The seven days that brought the Coalition close to breaking point

Kenny’s decisive action averted a crisis after Garda phone-taping revelations

‘It was not until Alan Shatter’s second outing in the Dáil on Wednesday when he apologised to the whistleblowers that Labour jiggers began to ease.’ Above, Shatter flanked by  Taoiseach Enda  Kenny and Minister for Finance Michael  Noonan

‘It was not until Alan Shatter’s second outing in the Dáil on Wednesday when he apologised to the whistleblowers that Labour jiggers began to ease.’ Above, Shatter flanked by Taoiseach Enda Kenny and Minister for Finance Michael Noonan


The Coalition came close to breaking point on a couple of occasions over the past week. A real crisis was averted by the high-risk but decisive strategy adopted by Taoiseach Enda Kenny when he was given the astonishing information that phone calls in and out of Garda stations have been routinely recorded since the late 1980s. There are still a host of unanswered questions about the whole episode and real dangers for the long-term survival Coalition if the account of events provided by the Taoiseach and Minister for Justice Alan Shatter unravels at any stage in the coming months.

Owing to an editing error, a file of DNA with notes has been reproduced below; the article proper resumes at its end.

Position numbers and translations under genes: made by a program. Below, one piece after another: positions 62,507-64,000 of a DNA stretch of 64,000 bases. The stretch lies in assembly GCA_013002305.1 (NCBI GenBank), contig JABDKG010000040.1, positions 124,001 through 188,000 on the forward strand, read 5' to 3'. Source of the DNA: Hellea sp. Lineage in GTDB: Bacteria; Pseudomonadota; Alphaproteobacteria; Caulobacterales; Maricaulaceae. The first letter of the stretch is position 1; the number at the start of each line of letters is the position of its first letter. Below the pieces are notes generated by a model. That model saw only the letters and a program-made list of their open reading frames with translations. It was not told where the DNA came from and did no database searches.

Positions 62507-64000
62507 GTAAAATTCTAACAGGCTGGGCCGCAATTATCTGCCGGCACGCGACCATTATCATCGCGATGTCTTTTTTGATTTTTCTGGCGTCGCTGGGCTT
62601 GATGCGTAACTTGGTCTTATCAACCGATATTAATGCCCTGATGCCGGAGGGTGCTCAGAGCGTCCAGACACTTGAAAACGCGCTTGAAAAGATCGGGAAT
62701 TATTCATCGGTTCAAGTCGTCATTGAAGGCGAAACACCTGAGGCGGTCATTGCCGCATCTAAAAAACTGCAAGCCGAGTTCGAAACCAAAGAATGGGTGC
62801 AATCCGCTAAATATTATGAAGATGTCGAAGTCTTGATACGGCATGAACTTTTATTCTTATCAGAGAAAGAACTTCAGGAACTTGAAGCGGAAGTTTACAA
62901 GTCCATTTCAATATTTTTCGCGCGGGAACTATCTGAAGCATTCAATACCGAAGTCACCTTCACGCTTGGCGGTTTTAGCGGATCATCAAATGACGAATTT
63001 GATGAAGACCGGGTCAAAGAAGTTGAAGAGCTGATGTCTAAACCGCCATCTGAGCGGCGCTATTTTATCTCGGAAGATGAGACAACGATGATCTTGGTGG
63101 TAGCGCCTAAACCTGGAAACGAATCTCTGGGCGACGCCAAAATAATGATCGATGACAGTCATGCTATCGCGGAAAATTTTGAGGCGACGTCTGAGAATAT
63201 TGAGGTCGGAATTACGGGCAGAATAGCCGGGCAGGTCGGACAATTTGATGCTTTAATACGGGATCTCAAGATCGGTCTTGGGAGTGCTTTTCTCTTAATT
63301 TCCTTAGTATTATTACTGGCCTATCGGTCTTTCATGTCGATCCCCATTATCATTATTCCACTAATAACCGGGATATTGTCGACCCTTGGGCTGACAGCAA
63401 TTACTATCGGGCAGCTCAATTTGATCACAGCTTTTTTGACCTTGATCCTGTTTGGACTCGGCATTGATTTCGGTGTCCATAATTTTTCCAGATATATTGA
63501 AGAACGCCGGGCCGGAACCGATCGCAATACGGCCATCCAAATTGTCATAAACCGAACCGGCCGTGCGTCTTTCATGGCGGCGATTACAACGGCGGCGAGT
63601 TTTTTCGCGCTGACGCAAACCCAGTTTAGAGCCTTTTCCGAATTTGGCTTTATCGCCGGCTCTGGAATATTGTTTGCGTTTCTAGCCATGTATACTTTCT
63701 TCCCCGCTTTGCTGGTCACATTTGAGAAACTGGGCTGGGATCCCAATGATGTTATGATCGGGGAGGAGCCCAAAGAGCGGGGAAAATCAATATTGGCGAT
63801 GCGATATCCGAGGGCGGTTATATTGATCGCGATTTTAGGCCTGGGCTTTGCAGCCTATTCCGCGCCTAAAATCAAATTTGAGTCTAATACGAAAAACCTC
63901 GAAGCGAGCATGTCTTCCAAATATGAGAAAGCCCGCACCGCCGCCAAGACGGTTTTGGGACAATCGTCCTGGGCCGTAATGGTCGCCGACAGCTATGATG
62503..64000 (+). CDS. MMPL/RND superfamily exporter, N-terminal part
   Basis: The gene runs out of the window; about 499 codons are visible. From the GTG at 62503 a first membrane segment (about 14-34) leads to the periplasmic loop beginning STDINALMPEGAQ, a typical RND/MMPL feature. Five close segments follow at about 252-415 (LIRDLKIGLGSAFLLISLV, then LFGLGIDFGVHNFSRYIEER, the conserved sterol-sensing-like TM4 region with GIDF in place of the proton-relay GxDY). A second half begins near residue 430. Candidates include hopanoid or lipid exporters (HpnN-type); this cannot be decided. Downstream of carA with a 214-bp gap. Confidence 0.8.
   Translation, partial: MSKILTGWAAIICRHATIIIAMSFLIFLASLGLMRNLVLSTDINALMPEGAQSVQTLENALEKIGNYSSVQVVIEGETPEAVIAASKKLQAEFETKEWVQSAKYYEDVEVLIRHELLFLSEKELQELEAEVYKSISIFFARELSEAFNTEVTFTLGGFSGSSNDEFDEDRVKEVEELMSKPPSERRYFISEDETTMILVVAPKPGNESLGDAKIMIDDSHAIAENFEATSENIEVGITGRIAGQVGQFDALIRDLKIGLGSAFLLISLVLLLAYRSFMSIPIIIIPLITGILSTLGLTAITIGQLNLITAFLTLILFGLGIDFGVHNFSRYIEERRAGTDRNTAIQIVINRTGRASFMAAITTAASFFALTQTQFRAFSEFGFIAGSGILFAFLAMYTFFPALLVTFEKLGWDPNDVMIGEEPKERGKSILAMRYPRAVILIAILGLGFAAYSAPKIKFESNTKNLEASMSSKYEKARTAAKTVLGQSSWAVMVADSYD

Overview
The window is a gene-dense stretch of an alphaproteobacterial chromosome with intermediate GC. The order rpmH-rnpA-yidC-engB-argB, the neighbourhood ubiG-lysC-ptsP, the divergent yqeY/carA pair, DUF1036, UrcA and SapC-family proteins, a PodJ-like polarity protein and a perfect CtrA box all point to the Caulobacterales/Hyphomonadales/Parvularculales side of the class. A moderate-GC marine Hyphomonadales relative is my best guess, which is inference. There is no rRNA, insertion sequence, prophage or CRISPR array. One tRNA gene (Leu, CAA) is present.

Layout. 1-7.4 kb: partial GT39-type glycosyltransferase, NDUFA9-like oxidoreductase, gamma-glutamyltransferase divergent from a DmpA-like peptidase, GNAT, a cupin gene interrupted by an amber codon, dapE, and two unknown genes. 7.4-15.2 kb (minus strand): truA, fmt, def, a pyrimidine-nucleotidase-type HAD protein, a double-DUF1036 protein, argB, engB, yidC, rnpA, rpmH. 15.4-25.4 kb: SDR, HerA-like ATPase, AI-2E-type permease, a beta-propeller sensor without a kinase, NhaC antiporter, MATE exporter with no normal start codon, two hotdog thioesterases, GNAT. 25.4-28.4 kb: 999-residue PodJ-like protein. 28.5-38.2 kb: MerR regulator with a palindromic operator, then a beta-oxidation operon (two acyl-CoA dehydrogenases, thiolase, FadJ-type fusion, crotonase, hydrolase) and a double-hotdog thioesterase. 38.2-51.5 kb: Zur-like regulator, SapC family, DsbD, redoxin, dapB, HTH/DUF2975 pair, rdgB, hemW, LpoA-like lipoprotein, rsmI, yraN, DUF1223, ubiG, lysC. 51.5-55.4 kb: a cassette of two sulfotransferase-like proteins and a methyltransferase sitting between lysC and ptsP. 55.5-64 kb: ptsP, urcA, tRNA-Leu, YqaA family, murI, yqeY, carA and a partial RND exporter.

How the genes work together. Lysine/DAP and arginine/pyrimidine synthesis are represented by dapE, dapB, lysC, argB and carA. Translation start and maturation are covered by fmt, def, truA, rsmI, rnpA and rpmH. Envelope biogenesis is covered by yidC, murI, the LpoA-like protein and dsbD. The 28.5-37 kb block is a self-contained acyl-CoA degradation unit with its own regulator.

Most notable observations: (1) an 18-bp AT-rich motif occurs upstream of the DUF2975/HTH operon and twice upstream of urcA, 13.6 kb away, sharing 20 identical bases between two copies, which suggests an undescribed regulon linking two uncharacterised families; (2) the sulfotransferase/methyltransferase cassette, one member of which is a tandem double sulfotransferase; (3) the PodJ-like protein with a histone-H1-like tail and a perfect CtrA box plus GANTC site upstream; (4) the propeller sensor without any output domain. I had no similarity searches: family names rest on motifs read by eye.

For a brief period before and after last Tuesday’s Cabinet meeting it looked as if the Coalition parties were on a collision course that had some echoes of the 1994 controversy that saw the break-up of the Fianna Fáil-Labour coalition. In the end, a serious clash was averted and both parties are relatively happy with the outcome. Fine Gael Ministers are relieved that structures have been put in place to deal with the hydra-headed problem that emerged from the Justice system while Labour Ministers are happy that the Shatter apology has taken the sting out of the whistleblowers saga and more importantly, that the turn of events has forced a decision to establish a Garda Authority.